Maisie Williams (Arya) talks being a “bad guy” in Game of Thrones season 7, what to expect from season 8


Maisie Williams (Arya Stark) was one of the last Game of Thrones cast members to finish filming scenes for the final season of the show. Now that it’s all over, she sat down with The Australian to talk about her journey, from her first audition to life after season 8.

As Arya grew up onscreen, Williams went from being a fresh-faced kid who liked “climbing trees and running around” to a powerful mover and shaker in Hollywood. At her initial audition, she remembers “meeting lots of really scary girls and really scary mums,” but immediately bonded with Sophie Turner, who went on to play her onscreen sister Sansa. “She was just the nicest girl ever. To find out we were going to be shooting together put me at ease, just knowing I already had a friend.”

But Williams was still a kid, and her success made day-to-day life tricky. “I had a tough time at school and was asked to leave because of my attendance,” she said. “Lots of people had not-very-nice things to say about me, and no one here had really heard of the show.” But once she got a load of the “hundreds, maybe thousands” of fans on her first press tour, she started to change her mindset. “It was a moment when my mum and I realised how big the show was and that this was my career now, and I was like, ‘We made the right choice. It’s all going to work out; it’s going to be OK.’”

And there are upsides to being young and on a successful show, too, like getting to watch the famously violent and sexual Thrones with you grandmother next to you on the sofa. “Bless her, my mum just plies her with more and more gin.” At first, Williams’ and Turners’ parents tried to shield them from those aspects of the series, but gave it up pretty early on since it only piqued their daughters’ interests — and really, if you’re on the set of Game of Thrones, there’s probably no avoiding stuff like that. “The sex was just quite ­embarrassing and awkward for us,” Williams said matter-of-factly. “Most of the gory stuff I was part of, and it’s not scary when you’re there shooting it. No one’s really getting their face ripped off. So it’s quite exciting really.”

As for criticisms that the show is misogynistic, Williams doesn’t buy it:

"I’ve never, ever felt like this is a misogynistic show. The best and most powerful characters are all women … I’ve only ever been inspired by the women, and how they gain power and control and take their destinies into their own hands."

That group of women includes Arya herself, who Williams thinks fans rooted for in the beginning because “it was really refreshing to see a young girl who was so feisty and confident.” She also enjoyed bringing out Arya’s dark(er) side during the show’s seventh season, where it looked for a minute like she might turn her finely-tuned assassination skills on Sansa:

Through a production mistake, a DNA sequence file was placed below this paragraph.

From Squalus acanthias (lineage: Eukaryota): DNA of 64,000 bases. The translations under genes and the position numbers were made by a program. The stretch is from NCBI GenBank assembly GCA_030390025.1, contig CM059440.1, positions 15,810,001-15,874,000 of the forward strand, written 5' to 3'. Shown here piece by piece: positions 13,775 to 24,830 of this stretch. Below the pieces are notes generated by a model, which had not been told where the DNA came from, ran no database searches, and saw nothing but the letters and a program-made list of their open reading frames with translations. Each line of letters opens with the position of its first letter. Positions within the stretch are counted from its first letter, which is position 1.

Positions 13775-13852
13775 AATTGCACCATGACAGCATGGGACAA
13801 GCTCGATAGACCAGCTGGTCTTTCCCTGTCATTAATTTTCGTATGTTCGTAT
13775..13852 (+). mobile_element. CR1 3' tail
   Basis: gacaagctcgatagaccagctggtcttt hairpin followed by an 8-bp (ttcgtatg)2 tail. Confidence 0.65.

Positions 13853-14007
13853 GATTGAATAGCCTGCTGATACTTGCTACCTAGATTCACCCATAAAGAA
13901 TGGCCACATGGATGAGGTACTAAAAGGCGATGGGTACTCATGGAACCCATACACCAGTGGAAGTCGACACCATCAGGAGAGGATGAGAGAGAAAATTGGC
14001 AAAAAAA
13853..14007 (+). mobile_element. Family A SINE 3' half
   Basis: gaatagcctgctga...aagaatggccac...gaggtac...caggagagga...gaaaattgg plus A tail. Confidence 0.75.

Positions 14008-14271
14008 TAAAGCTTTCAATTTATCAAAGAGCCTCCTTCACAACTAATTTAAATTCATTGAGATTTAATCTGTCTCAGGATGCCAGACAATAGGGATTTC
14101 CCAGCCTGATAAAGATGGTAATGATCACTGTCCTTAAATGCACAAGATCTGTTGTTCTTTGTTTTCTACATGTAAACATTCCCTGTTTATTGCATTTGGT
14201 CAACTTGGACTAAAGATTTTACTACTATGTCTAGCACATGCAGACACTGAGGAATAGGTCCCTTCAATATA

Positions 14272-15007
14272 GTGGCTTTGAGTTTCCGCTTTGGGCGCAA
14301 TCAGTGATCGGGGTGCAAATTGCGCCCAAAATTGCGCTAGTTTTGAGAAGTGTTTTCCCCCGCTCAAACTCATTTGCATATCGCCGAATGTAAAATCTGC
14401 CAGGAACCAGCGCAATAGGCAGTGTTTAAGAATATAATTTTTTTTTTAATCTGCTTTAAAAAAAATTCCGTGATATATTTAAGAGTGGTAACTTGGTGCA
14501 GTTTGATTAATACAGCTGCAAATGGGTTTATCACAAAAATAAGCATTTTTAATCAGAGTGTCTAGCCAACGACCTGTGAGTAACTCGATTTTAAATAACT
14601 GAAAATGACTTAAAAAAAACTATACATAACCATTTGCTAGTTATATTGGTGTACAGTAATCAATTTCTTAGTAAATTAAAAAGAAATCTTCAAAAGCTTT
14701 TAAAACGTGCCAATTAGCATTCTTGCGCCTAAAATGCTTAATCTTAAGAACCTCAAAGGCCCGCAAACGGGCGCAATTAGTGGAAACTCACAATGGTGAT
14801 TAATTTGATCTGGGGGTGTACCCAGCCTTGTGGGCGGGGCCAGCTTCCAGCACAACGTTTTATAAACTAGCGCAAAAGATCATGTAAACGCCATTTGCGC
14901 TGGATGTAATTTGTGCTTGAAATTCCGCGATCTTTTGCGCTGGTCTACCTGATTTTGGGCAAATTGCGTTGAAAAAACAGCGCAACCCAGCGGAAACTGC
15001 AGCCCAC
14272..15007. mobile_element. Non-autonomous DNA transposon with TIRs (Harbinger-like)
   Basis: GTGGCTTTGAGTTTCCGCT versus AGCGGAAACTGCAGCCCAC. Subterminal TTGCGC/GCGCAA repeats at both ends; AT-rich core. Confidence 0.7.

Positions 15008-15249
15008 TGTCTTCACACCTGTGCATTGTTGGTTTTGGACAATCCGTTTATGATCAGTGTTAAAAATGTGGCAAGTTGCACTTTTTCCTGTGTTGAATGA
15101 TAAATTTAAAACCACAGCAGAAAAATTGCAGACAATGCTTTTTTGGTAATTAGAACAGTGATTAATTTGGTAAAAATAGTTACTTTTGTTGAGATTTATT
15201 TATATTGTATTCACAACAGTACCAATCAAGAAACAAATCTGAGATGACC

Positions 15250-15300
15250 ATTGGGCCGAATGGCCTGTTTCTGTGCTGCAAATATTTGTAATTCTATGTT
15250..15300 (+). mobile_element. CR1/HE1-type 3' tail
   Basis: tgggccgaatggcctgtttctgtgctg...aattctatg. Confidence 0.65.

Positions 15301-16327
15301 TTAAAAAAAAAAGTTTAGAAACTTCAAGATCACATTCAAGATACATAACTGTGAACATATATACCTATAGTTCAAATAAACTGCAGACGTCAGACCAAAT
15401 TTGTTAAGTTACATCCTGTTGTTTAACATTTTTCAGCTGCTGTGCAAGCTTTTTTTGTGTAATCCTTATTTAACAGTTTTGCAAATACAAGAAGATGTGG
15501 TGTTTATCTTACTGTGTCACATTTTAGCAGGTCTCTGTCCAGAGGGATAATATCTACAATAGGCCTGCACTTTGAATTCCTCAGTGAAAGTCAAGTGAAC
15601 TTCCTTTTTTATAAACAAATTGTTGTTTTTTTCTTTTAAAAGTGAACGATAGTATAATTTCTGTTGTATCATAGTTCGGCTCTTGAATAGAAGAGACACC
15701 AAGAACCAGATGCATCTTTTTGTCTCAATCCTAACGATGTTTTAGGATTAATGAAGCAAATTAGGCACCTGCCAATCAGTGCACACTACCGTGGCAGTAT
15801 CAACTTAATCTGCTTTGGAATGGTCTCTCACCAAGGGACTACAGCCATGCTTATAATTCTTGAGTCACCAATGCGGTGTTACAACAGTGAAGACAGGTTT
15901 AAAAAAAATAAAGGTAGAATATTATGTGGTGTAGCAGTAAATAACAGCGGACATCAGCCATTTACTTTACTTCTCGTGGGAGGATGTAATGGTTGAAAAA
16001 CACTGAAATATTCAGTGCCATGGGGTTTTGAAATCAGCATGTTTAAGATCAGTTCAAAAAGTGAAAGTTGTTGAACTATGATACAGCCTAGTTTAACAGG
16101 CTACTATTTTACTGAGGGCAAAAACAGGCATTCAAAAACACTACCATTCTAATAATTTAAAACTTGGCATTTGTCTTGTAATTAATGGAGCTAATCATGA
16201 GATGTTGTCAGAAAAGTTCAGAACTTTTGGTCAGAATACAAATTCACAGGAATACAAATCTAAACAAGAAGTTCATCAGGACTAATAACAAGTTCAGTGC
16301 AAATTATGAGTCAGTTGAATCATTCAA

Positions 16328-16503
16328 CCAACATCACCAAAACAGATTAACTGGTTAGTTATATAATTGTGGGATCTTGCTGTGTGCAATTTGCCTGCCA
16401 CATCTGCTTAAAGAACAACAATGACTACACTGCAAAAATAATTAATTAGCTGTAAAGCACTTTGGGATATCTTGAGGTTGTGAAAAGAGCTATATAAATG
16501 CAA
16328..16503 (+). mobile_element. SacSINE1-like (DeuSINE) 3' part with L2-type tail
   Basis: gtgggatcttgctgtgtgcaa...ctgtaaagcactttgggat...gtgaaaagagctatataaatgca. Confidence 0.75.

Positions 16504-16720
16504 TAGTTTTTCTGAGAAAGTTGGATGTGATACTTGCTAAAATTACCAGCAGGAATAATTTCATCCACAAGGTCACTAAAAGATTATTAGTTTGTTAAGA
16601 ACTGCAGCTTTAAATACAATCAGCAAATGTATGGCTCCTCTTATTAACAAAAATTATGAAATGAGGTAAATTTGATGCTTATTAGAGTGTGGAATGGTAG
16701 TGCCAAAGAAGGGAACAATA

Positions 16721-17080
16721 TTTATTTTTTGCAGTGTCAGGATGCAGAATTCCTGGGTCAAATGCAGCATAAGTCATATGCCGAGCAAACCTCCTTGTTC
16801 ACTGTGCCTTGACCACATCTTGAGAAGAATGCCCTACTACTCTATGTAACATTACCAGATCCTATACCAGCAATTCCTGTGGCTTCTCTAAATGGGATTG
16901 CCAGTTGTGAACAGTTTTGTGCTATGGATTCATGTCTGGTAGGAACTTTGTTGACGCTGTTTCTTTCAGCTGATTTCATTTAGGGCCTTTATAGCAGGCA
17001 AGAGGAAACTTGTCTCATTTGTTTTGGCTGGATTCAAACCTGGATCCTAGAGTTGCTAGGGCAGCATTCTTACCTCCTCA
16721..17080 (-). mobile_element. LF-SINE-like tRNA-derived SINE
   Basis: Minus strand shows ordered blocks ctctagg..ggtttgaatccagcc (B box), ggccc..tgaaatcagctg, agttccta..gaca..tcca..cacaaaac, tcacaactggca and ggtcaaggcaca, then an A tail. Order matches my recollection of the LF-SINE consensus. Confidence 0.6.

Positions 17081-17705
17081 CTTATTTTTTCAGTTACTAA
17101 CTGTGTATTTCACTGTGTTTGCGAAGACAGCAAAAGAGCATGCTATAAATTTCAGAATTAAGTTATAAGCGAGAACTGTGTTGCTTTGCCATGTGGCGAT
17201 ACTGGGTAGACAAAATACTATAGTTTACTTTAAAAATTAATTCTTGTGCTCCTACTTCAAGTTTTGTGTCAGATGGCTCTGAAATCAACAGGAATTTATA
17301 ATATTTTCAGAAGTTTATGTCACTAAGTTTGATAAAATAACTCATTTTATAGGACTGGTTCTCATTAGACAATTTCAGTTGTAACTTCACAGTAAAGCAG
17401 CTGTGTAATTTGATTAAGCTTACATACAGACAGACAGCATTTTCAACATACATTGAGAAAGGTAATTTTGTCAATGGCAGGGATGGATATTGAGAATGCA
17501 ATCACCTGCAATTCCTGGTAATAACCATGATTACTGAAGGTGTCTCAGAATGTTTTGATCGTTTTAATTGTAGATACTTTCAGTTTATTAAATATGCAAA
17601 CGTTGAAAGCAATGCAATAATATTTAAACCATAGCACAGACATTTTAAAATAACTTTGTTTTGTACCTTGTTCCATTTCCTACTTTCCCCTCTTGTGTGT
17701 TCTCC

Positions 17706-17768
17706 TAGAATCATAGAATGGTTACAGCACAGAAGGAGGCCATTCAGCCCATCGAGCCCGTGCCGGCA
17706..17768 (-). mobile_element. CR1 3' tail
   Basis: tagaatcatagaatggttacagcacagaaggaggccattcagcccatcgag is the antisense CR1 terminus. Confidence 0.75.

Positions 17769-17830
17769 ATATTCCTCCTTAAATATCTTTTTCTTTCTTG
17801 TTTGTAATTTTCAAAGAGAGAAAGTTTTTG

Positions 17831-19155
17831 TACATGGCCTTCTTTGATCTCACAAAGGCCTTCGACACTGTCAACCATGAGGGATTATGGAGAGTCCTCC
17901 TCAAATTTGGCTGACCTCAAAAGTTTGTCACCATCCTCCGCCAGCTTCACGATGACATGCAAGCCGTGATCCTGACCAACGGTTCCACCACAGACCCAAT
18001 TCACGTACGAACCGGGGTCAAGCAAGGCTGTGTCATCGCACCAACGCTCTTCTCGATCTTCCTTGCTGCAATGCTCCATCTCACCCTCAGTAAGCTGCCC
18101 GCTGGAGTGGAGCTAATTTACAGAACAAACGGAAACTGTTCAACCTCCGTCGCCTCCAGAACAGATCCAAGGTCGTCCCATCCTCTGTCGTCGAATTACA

"That was good fun — to feel like an enemy, like a bad guy. Often you’re cheering for her because she’s about to kill someone everyone hates, but when you see her do that with a character everyone loves, to see her so furious at her sister, it’s really, really powerful. She’s one step away from spinning out of control."

And of course, Williams gave a little hint about what’s to come in season 8. “I think people are gonna like it,” she said, smiling in “a wolfish, Arya-like way” according to The Australian. Is now a good time to remind everyone that Williams posted a picture of her bloody sneakers to Instagram on her last day of filming?

Looking to the future, Williams is eager to invest the money she’s made from Thrones into projects like Daisie, a social media app for “creatives” that she hopes will give writers, artists, entrepreneurs and the like a chance to get their work seen. “I believe in this. We’ve got something really special that will benefit a lot of people my age.” And of course, she’ll keep acting, too. She’s going places, and she’s doing it on her own terms.

"I’ve been thinking a lot lately about before the show and how normal it was, and how I’m going to have a normal — well, maybe not completely normal — but I’m going to have a life after the show…I look back to the harder times we had and how much my mum struggled being a single mother with four kids — just thinking about how different my life could have been, and how lucky I am in that I’ve been able to provide for my family … It’s an amazing thing."

The final season of Game of Thrones will air sometime in the first half of 2019.

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